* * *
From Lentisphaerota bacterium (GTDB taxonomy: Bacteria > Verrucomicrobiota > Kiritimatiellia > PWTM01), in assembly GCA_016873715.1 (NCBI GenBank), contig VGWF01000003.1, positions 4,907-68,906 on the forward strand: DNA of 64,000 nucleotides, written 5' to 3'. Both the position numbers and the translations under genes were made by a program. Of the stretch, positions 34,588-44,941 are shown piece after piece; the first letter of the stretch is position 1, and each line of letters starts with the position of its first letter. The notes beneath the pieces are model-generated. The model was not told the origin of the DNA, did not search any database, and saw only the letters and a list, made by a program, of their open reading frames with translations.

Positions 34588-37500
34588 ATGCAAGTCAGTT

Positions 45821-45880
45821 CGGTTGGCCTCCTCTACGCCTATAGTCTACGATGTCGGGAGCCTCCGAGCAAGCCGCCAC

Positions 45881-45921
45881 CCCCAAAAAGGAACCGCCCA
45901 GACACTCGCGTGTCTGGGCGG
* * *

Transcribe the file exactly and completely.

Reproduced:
From Lentisphaerota bacterium (GTDB taxonomy: Bacteria > Verrucomicrobiota > Kiritimatiellia > PWTM01), in assembly GCA_016873715.1 (NCBI GenBank), contig VGWF01000003.1, positions 4,907-68,906 on the forward strand: DNA of 64,000 nucleotides, written 5' to 3'. Both the position numbers and the translations under genes were made by a program. Of the stretch, positions 34,588-44,941 are shown piece after piece; the first letter of the stretch is position 1, and each line of letters starts with the position of its first letter. The notes beneath the pieces are model-generated. The model was not told the origin of the DNA, did not search any database, and saw only the letters and a list, made by a program, of their open reading frames with translations.

Positions 34588-37500
34588 ATGCAAGTCAGTT

Positions 45821-45880
45821 CGGTTGGCCTCCTCTACGCCTATAGTCTACGATGTCGGGAGCCTCCGAGCAAGCCGCCAC

Positions 45881-45921
45881 CCCCAAAAAGGAACCGCCCA
45901 GACACTCGCGTGTCTGGGCGG